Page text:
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neumu
Thursday, November 23, 2017 
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Editor's note: We have activated the Neumu 44.1 kHz Archive. Use the link at the bottom of this list to access hundreds of Neumu reviews.

+ Donato Wharton - Body Isolations
+ Svalastog - Woodwork
+ Tim Hecker - Harmony In Ultraviolet
+ Rosy Parlane - Jessamine
+ Jarvis Cocker - The Jarvis Cocker Record
+ Múm - Peel Session
+ Deloris - Ten Lives
+ Minimum Chips - Lady Grey
+ Badly Drawn Boy - Born In The U.K.
+ The Hold Steady - Boys And Girls Together
+ The Blood Brothers - Young Machetes
+ The Places - Songs For Creeps
+ Camille - Le Fil
+ Wolf Eyes - Human Animal
+ Christina Carter - Electrice
+ The Decemberists - The Crane Wife
+ Junior Boys - So This Is Goodbye
+ Various Artists - Musics In The Margin
+ Rafael Toral - Space
+ Bob Dylan - Modern Times
+ Excepter - Alternation
+ Chris Thile - How To Grow A Woman From The Ground
+ Brad Mehldau - Live in Japan
+ M Ward - Post-War
+ Various Artists - Touch 25
+ The Mountain Goats - Get Lonely
+ The White Birch - Come Up For Air
+ Camera Obscura - Let's Get Out of This Country
+ Coachwhips - Double Death
+ Various Artists - Tibetan And Bhutanese Instrumental And Folk Music, Volume 2
+ Giuseppe Ielasi - Giuseppe Ielasi
+ Cex - Actual Fucking
+ Sufjan Stevens - The Avalanche
+ Leafcutter John - The Forest And The Sea
+ Carla Bozulich - Evangelista
+ Barbara Morgenstern - The Grass Is Always Greener
+ Robin Guthrie - Continental
+ Peaches - Impeach My Bush
+ Oakley Hall - Second Guessing
+ Klee - Honeysuckle
+ The Court & Spark - Hearts
+ TV On The Radio - Return To Cookie Mountain
+ Awesome Color - Awesome Color
+ Jenny Wilson - Love And Youth
+ Asobi Seksu - Citrus
+ Marsen Jules - Les Fleurs
+ The Moore Brothers - Murdered By The Moore Brothers
+ Regina Spektor - Begin To Hope
+ The 1900s - Plume Delivery EP
+ Alejandro Escovedo - The Boxing Mirror
+ Function - The Secret Miracle Fountain
+ Sonic Youth - Rather Ripped
+ Loscil - Plume
+ Boris - Pink
+ Deadboy And The Elephantmen - We Are Night Sky
+ Glissandro 70 - Glissandro 70
+ Calexico - Garden Ruin (Review #2)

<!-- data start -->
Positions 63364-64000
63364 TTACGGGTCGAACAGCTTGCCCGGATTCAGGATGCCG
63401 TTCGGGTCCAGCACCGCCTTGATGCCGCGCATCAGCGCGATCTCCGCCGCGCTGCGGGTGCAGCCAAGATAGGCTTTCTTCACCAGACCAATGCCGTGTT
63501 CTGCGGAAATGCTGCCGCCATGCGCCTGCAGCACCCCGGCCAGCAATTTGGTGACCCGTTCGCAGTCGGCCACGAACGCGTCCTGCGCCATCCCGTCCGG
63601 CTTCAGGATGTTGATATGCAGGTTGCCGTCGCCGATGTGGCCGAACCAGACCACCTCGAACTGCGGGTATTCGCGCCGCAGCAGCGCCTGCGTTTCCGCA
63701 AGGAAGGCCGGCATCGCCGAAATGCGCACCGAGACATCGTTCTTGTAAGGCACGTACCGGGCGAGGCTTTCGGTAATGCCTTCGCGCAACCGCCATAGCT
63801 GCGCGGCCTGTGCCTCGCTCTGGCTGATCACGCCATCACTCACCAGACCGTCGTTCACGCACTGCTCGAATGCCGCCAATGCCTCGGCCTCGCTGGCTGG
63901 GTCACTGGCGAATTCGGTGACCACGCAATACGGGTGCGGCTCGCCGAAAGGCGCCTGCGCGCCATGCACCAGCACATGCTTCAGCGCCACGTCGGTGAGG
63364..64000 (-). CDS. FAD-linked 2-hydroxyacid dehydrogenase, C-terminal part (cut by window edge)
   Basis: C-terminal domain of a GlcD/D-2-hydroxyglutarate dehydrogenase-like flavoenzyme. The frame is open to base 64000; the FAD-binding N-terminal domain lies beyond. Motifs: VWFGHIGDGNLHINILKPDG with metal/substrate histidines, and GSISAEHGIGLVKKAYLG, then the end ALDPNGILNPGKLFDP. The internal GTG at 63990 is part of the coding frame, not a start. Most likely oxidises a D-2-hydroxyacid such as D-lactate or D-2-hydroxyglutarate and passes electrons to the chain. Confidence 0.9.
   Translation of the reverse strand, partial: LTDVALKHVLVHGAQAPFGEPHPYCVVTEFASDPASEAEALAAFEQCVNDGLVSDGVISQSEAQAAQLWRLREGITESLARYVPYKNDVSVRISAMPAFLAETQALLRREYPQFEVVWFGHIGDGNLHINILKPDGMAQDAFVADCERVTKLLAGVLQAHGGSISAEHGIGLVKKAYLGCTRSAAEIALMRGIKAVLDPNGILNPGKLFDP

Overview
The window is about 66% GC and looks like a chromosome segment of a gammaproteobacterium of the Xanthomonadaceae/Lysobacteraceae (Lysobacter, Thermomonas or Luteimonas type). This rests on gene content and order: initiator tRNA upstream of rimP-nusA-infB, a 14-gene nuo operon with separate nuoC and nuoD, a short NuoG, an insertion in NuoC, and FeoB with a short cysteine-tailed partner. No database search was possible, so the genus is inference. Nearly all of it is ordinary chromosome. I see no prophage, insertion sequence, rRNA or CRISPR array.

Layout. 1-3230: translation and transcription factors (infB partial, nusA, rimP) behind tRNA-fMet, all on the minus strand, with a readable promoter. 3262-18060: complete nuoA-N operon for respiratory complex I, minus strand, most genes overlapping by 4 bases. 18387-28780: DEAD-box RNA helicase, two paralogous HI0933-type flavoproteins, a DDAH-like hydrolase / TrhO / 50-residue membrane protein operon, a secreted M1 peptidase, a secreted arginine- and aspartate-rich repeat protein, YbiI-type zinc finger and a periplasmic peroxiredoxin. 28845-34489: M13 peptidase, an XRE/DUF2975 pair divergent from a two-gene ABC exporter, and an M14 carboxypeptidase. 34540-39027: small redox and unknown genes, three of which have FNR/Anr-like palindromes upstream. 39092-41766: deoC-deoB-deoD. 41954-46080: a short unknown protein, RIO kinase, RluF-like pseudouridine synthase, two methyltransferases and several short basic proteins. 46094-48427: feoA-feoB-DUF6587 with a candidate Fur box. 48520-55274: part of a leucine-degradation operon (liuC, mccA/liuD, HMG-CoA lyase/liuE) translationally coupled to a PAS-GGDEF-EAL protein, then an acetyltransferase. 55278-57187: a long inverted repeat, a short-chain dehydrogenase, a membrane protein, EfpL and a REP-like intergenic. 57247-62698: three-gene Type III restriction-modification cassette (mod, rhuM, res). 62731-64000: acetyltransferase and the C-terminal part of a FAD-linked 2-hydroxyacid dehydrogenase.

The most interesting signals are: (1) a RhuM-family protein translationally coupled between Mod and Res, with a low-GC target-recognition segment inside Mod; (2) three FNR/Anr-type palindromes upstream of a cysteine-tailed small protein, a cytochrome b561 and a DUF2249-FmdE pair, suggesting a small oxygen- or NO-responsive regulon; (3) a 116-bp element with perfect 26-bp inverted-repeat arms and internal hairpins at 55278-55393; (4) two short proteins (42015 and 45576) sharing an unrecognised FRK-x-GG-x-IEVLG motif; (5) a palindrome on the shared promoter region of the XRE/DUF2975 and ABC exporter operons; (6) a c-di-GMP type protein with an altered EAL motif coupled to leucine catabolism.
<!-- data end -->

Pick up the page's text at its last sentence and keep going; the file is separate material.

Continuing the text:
+ Calexico - Garden Ruin (Review #1)
+ The Flaming Lips - At War With The Mystics
+ The Glass Family - Sleep Inside This Wheel
+ Various Artists - Songs For Sixty Five Roses
+ The Fiery Furnaces - Bitter Tea
+ Motorpsycho - Black Hole/Blank Canvas
+ The Red Krayola - Introduction
+ Metal Hearts - Socialize
+ American Princes - Less And Less
+ Sondre Lerche And The Faces Down Quartet - Duper Sessions
+ Supersilent - 7
+ Band Of Horses - Everything All The Time
+ Dudley Perkins - Expressions
+ Growing - Color Wheel
+ Red Carpet - The Noise Of Red Carpet
+ The Essex Green - Cannibal Sea
+ Espers - II
+ Wilderness - Vessel States

44.1 kHz Archive



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Saul Williams
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Here stands the poet. Standing alone, standing under his own name, reciting the verse that will make his name: "Telegram to Hip Hop: Dear Hip Hop. Stop. This shit has gone too far. Stop." Only he doesn't stop, he don't stop, and he don't stop, noting that neither cash nor murder are in the genre's tenets, remembering that MCs were once slaves (and now they're slaves once more), wishing for a discontinuing of the lyrical line of unbroken braggadocio. Unlike 50 Cent, whom he dares to do a deadpan depiction of in humble mumbles faking masculinity, Saul Stacey — the boy they called Black Stacey in school — knows that he ain't bulletproof; he forsakes myth-making to dare speak about reality without the obnoxious posturing of "realness," fearing not, because "you can take your aim, but you can't kill the truth." Truth-seeking and truth-speaking, Saul's second longplayer finds him returning from the outer-space orbit of his first record, Amethyst Rock Star, this go-round — razed of guitars, stripped of strings, clipped of florid imagery, its fierce words set to blunt beats and throbbing bass — obsessed with the realities that the poet once forsook for surrealities, less about the wild-eyed purple-hazed planetaries plotted by his early poetry, and more about finally finding that spot where truth echoes. And now he's found it, he's not about to stop. He says: "I was watching BET, like: What the fuck? Son, this is foul." Then says: "I gave Hip Hop to whiteboys when nobody was looking/ Found it locked in a basement when they gentrified Brooklyn." Then says: "Hip Hop takes its last breath/ The cop scrawls vernacular 'manslaughter' onto a yellow pad." Hitting this lyrical nail on its head over and over, Saul hammers nails into the coffin of hip-hop, reading out its eulogy with the backing of The Fader, no less, who see their nascent label as the place for Saul to hammer home lyrical realities. His voice and its words call these thoughts into reality, the album truthful and personal so many times over; his first love and hip-hop's last rites are placed side-by-side, track-by-track on an album that's been conceived as whole work, as thematic whole. His first album found Williams "discovering" music, uncovering some sort of drug-rock/ art-rap sound with Rick Rubin by his side, setting so many of his previously performed and published poems to peculiar music. This album is the album, his album, with his name on the front; he's standing by it, standing strong, standing alone, on his own frontline, behind the line he's drawn in the sand. He calls it: Enough. Stop.


by Anthony Carew




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